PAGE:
• a suite of state legislation that delivers: coastal management, environment protection, vegetation and water management, management of maritime activities, and provides a framework for land use planning and development regulation.
    • local government planning schemes, regional plans, natural resource management plans.


    1. W. Lee Long, J. Mellors and R. Coles, “Seagrass between Cape York and Hervey Bay, Queensland, Australia,” Australian Journal of Marine and Freshwater Research, vol. 44, pp. 19-31, 1993.
    2. J. Ribbe, “Hervey Bay and Its Estuaries,” in Estuaries in Australia in 2050 and Beyond, P. E. Wolanski, Ed., Toowoomba, Queensland, Springer Publishing, 2014, p. 49.
    3. P. Moss, J. Tibby, S. F, R. Fairfax, P. Stewart, C. Barr, L. Petherick, A. Gontz and C. Sloss, “Patterned fen formation and development from the Great Sandy Region, south-east Queensland, Australia,” Marine and Freshwater Research, vol. 67, pp. 816-827, 2016.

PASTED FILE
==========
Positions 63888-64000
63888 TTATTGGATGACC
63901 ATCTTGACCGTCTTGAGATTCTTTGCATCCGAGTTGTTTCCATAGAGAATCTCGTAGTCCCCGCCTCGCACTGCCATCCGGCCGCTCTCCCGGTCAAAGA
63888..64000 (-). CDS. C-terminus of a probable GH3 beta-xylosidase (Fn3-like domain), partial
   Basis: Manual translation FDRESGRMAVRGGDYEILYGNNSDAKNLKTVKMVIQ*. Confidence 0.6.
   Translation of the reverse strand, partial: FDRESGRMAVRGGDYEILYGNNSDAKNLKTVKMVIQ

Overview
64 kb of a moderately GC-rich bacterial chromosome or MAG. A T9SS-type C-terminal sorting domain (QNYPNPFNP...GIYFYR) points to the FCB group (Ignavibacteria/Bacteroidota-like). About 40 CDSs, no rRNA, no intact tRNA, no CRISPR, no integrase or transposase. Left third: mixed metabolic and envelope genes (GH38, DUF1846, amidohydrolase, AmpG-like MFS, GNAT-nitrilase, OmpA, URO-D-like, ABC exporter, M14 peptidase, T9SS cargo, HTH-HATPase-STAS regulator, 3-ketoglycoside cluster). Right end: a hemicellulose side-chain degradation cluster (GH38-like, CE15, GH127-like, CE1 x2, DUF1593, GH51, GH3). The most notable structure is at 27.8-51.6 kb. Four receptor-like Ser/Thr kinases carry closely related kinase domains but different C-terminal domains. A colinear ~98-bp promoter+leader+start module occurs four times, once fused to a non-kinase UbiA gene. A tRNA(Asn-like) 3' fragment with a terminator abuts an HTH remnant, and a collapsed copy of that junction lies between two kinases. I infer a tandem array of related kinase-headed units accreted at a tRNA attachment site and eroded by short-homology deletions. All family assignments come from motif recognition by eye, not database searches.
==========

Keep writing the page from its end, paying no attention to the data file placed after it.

4. Department of Environment and Resource Management, “Chapter 1 - Tweed- Moreton Marine Bioregion,” unpublished, Brisbane, QLD, 2009.
    5. Worley Parsons, “Great Sandy Regional Marine Aquaculture Management Plan. Report for the Department of Primary Industries and Fisheries,” Worley Parsons Services Pty Ltd, Brisbane, Queensland, 2008.
    6. C. Bennett, “A quantitative survey of benthic communities in Hervey Bay, Queensland,” Southern Cross University, Honours Thesis, Lismore, New South Wales, 2004.
    7. M. Noad, R. Dunlop, L. Bennett and H. Kniest, “Abundance estimates of east Australian humpback whale population (BSE1): 2015 survey and update,” in Paper submitted to the International Whaling Commission Scientific Committee, Bled, Slovenia, June, SC/66b/SH/21, 2016.
    8. J. Sheppard, A. Preen, H. Marsh, I. Lawler, S. Whiting and R. Jones, “Movement heterogeneity of dugongs, Dugong dugon (Müller), over large spatial scales,” Journal of Experimental Marine Biology and Ecology, vol. 334, pp. 64-83, 2006.

    • There are currently no park alerts for this park.